Mr Weighton, who was born before women had the vote, the Pearl Harbour attack, the sinking of the titanic, and the Russian revolution now lives alone in Alton, Hampshire. 

The great-grandfather has started turning down birthday cards from the Queen after receiving too many.

However, Mr Weighton says he would begin welcoming cards from the Royal Family if there was a change of monarch during his lifetime.

He said: ‘I am not having any more from the Queen. There is no point having one every year.

Robert Weighton with six of his 25 great grandchildren in 2008

Robert Weighton with six of his 25 great grandchildren in 2008

Robert Weighton (centre) with Grandson Magnus, eldest son David, Daughter-in-law Sue and Son Peter.

Robert Weighton (centre) with Grandson Magnus, eldest son David, Daughter-in-law Sue and Son Peter.

Robert Weighton in 2007 aged 99

Robert Weighton in 2007 aged 99

‘I have been sent quite a lot since I turned 100, but it is just another day for me. I celebrate all days the same now.’

Mr Weighton said his final card from her majesty was for his 107th birthday which showcases her smiling directly at the camera.

‘I want to remember her by that picture, she looks very relaxed.’

On Thursday, he will join the elite list of British supercentenarians, describing people who have lived to at least 110.

The Gerontology Research Group, that validated their age claims says that have been about 140 people reach the age of 110 in British history. 

There are five living British supercentenarians, the oldest of whom is Bessie Camm from Rotherham, born 20 June 1904, aged 113.

As of Thursday, there will be two more on the list. 

Robert Weighton with his grandson Magnus in 1997

Robert Weighton with his grandson Magnus in 1997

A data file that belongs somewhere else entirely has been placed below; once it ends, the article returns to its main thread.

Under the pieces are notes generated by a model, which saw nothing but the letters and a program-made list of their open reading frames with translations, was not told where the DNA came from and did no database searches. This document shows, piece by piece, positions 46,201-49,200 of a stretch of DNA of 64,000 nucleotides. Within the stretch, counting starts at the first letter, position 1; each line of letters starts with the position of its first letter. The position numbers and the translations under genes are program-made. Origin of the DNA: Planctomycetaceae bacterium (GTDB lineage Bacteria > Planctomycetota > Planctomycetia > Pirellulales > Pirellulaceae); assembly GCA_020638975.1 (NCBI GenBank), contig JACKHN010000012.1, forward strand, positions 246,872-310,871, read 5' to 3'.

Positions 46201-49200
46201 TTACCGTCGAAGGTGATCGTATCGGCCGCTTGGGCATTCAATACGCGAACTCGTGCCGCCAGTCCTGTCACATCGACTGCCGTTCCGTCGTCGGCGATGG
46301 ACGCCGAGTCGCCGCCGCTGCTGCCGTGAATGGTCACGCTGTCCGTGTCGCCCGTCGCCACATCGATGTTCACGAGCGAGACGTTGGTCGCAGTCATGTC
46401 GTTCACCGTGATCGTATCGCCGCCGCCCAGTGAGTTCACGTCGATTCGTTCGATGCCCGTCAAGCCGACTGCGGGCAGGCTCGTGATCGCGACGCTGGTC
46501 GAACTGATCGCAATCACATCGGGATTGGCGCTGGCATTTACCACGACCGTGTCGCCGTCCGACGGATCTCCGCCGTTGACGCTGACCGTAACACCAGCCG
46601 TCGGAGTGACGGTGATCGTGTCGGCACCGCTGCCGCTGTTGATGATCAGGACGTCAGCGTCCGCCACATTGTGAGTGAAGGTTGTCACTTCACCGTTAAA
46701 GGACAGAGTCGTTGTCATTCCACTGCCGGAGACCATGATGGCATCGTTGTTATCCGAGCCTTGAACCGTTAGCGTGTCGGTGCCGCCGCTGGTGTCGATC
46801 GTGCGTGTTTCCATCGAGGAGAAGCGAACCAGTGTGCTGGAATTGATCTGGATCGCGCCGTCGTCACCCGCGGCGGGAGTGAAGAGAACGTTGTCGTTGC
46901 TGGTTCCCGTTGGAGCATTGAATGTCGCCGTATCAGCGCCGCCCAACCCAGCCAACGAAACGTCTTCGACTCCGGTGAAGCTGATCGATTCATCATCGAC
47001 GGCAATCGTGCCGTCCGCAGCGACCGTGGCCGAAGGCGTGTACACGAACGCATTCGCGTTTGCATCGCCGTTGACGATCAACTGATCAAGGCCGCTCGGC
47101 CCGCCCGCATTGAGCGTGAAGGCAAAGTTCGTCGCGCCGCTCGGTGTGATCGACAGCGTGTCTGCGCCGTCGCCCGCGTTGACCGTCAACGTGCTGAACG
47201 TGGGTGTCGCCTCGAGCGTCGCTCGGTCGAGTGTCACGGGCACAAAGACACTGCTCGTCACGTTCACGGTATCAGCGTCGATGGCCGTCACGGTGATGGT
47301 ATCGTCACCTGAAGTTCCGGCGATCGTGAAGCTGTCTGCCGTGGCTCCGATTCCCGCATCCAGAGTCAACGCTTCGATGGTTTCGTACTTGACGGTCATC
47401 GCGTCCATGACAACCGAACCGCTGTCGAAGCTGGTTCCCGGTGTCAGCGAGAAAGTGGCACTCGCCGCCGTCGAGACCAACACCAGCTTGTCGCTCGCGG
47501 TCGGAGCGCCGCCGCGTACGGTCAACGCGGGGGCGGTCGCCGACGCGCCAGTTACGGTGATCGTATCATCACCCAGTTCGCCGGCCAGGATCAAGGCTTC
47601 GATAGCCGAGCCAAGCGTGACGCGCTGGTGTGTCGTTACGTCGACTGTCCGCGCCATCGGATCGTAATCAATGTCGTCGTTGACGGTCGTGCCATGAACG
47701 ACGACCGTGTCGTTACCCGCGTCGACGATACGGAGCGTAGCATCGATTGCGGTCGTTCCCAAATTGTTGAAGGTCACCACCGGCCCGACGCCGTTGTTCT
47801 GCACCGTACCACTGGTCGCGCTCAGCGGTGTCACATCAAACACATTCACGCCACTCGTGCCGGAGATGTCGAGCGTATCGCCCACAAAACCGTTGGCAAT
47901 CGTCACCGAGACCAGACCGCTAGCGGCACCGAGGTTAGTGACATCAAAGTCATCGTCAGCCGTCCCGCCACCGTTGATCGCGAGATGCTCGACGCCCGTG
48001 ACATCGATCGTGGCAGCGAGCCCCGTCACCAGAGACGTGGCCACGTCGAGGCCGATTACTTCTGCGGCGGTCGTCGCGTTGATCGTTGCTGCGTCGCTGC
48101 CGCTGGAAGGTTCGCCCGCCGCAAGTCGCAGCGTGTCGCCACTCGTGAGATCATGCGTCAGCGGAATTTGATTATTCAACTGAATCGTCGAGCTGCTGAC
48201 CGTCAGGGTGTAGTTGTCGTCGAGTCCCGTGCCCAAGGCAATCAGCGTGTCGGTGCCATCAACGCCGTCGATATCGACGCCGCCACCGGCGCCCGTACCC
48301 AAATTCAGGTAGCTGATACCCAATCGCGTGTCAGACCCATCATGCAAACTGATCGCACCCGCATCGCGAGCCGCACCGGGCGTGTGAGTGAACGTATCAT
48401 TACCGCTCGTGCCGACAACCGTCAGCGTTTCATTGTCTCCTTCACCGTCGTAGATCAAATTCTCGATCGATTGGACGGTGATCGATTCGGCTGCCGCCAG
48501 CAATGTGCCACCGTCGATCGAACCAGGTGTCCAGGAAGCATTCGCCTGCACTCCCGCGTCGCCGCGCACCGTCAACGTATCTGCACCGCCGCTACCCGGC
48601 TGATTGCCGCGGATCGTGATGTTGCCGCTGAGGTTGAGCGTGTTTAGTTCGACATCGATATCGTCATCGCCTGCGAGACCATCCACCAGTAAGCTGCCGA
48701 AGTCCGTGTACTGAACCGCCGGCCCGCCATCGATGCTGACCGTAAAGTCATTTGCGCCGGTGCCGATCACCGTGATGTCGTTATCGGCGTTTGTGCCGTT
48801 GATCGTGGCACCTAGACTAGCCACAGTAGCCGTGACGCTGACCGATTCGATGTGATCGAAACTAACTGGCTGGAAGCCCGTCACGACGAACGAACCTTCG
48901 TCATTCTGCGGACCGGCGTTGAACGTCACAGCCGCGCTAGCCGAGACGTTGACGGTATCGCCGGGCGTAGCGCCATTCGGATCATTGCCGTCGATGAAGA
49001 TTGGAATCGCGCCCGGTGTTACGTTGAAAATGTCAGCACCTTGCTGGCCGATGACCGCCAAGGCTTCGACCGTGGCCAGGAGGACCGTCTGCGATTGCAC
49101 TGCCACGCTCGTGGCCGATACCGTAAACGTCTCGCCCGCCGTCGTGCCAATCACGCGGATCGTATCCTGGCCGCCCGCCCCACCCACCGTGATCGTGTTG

Robert Weighton celebrating his 95th Birthday in 2003

Robert Weighton celebrating his 95th Birthday in 2003

Mr Weighton is still mobile and attends coffee mornings and clubs with other local people.

He added: ‘I walk to Waitrose a couple of times a week for my weekly shop. I only need to pay £5 per day for my food.

‘I do a lot of speaking, I go to clubs and schools to talk about my life and what it was like during the war.’

Unsure what the secret is to his longevity, Mr Weighton has lived in Japan, Taiwan, Canada and the USA in his lifetime.

While in Hong Kong in 1937 he married his wife Agnes, who he met while teaching English in Taiwan.

With his wife, who passed away in 1997, Mr Weighton spent much of their retirement volunteering as marriage councillors and helping at youth groups.

He was a refugee in Canada during World War II as his family were unable to return to Britain in 1939.

Mr Weighton’s ability to speak Japanese meant he was hired by the British Political Warfare Mission to decipher enemy messages, and also worked to disrupt the morale of the Japanese.

He added: ‘I have seen the whole world fall apart twice.

Robert Weighton with Great granddaughter, Poppy, born on the same day 90 years apart, Poppy will be turning 20 on Thursday, picture in 2006

Robert Weighton with Great granddaughter, Poppy, born on the same day 90 years apart, Poppy will be turning 20 on Thursday, picture in 2006

Robert Weighton (front left) with his children, right to left, Peter (deceased), David (eldest) and Dorothy (youngest) in 2008 celebrating his 100th birthday

Robert Weighton (front left) with his children, right to left, Peter (deceased), David (eldest) and Dorothy (youngest) in 2008 celebrating his 100th birthday